A study looking at stem cells from healthy and cancerous breast tissue (ABC)

Cancer type:

Breast cancer





This study is looking at stem cells in adults to understand more about the part they play in the developing breast, and some types of breast disease.

More about this trial

Stem cells are undeveloped (immature) cells which are able to become any type of cell in the body. In early pregnancy they help to grow the body’s organs. In adults, they can be found among the developed cells which make up the body’s organs. Adult stem cells provide a pool of dividing cells that the body uses to replace damaged or old cells. We know from research that some adult stem cells in the breast may contribute to the start of certain breast diseases.

Researchers will study breast stem cells from people without cancer and people with different stages of breast cancer. If they can understand more about how stem cells in the breast work, they may in future be able to develop new treatments. The aims of this study are to understand

  • How stem cells work in breast development
  • The part stem cells play in helping some breast diseases to develop

You will not have any direct benefit from taking part in this study, and it will not change your treatment plan in any way. But the results of the study will be used to help people with cancer in the future.

Who can enter

You may be able to enter this study if you are a woman under the care of Addenbrooke’s Hospital, are well enough to be up and about for at least half the day (performance status 0, 1 or 2) and are due to have one of the following

  • Surgery to your breast for any reason apart from cancer
  • Surgery to remove either your whole breast (mastectomy), or a lump from your breast (wide local excision)
  • A sample of tissue removed (a ‘biopsy’) because your doctor thinks your breast cancer may have come back or
  • Fluid drained from your lungs (you have a ‘pleural effusion’), or your tummy area (ascites Open a glossary item)

Trial design

This is a phase 1 study. It will recruit the people taking part into 4 groups. The group you are in depends on the type of procedure you are waiting to have.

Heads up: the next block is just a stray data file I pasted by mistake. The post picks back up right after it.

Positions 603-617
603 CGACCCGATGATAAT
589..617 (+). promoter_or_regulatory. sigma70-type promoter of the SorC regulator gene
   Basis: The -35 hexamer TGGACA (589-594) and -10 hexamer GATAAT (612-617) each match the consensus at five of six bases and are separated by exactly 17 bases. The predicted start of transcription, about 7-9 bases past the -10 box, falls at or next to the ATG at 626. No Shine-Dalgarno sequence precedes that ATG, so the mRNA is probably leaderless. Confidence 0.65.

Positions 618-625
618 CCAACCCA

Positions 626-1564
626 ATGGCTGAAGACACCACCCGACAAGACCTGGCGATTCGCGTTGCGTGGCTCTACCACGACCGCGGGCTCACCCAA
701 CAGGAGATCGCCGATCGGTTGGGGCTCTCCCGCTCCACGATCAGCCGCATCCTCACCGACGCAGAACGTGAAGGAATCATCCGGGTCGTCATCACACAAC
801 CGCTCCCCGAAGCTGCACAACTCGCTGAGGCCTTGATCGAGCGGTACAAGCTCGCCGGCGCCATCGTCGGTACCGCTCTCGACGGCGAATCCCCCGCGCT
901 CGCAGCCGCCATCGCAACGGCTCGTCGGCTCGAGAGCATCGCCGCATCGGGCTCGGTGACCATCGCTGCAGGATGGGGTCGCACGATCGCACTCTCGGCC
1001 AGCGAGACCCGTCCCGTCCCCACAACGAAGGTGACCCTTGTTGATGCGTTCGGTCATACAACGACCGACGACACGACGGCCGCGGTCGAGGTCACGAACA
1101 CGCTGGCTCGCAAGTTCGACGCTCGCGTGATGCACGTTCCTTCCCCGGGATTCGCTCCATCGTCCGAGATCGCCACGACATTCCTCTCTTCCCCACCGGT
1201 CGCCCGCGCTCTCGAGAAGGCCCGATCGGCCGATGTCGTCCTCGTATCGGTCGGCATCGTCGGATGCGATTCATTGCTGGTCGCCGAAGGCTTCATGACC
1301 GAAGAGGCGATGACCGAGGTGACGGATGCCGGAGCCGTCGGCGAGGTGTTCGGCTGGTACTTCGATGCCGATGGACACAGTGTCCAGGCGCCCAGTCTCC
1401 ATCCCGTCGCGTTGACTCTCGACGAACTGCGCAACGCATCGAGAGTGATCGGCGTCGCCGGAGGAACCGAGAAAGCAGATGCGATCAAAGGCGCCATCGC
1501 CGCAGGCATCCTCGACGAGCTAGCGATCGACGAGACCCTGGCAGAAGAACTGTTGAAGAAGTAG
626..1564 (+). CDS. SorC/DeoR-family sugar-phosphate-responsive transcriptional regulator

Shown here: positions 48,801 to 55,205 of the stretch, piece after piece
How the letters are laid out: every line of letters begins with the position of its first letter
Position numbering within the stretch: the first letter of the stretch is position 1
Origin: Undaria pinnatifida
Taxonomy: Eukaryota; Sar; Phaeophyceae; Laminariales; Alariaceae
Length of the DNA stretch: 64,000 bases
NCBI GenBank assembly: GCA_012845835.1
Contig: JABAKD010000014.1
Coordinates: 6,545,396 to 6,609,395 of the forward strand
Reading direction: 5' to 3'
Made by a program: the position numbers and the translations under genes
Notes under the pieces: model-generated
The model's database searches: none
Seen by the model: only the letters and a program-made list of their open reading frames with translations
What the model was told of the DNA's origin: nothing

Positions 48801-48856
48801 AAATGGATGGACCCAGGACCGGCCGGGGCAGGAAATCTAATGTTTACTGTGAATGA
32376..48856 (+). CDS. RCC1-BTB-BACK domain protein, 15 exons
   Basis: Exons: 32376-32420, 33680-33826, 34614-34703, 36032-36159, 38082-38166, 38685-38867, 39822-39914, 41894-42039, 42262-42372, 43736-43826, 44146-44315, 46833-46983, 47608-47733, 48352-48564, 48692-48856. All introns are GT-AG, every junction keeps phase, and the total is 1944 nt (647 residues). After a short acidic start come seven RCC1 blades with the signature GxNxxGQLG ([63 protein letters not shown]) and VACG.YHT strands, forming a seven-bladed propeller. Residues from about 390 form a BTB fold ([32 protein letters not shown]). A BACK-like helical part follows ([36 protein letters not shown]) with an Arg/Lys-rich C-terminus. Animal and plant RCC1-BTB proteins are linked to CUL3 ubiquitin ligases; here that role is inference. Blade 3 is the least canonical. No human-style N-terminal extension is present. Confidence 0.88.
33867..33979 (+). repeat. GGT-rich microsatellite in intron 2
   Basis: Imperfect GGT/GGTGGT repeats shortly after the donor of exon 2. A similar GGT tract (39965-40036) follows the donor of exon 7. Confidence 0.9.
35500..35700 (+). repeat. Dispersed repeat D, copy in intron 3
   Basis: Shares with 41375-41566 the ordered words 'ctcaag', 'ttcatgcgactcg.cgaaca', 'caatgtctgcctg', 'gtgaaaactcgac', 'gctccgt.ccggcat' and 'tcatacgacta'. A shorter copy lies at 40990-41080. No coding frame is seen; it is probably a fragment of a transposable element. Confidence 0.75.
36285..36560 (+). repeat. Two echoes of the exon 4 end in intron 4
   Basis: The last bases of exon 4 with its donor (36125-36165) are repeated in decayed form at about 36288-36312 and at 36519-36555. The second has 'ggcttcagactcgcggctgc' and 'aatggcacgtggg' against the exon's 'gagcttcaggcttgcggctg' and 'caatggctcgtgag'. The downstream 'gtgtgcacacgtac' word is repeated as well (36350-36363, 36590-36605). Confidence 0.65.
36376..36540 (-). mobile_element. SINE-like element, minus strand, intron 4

Everyone will give permission for researchers to study a sample of their breast stem cells. You will also give permission for the research team to use information from your medical notes. The cell samples and medical information will be treated anonymously, so no one will be able to link your results to you.

If you are waiting to have surgery or fluid drainage, the research team will take a sample of stem cells from the tissue or fluid removed during your procedure.

If you are waiting to have a sample of breast tissue removed (a biopsy), the doctor will take a second biopsy for the study.

If you are having fluid drainage or biopsy, the team will also ask if they can take a small sample of blood (about 3 teaspoons).

Hospital visits

You will have your study sample of cells and any blood sample taken during your surgery, biopsy or drainage. So you will not need to make any extra visits to the hospital to take part in this study.

Side effects

If you are having a second breast biopsy for the study you may have a little discomfort. And if you are giving a blood sample for the study, you may have a small bruise where this was taken.



Recruitment start:

Recruitment end:

How to join a clinical trial

Please note: In order to join a trial you will need to discuss it with your doctor, unless otherwise specified.

Please note - unless we state otherwise in the summary, you need to talk to your doctor about joining a trial.

Chief Investigator

Professor Carlos Caldas

Supported by

Cambridge University Hospitals NHS Foundation Trust
Cancer Research UK
Experimental Cancer Medicine Centre (ECMC)
University of Cambridge

Freephone 0808 800 4040

Last review date

CRUK internal database number:


Please note - unless we state otherwise in the summary, you need to talk to your doctor about joining a trial.

Harriet wanted to try new treatments

Picture of Harriet

“I was keen to go on a clinical trial. I wanted to try new cancer treatments and hopefully help future generations.”

Last reviewed:

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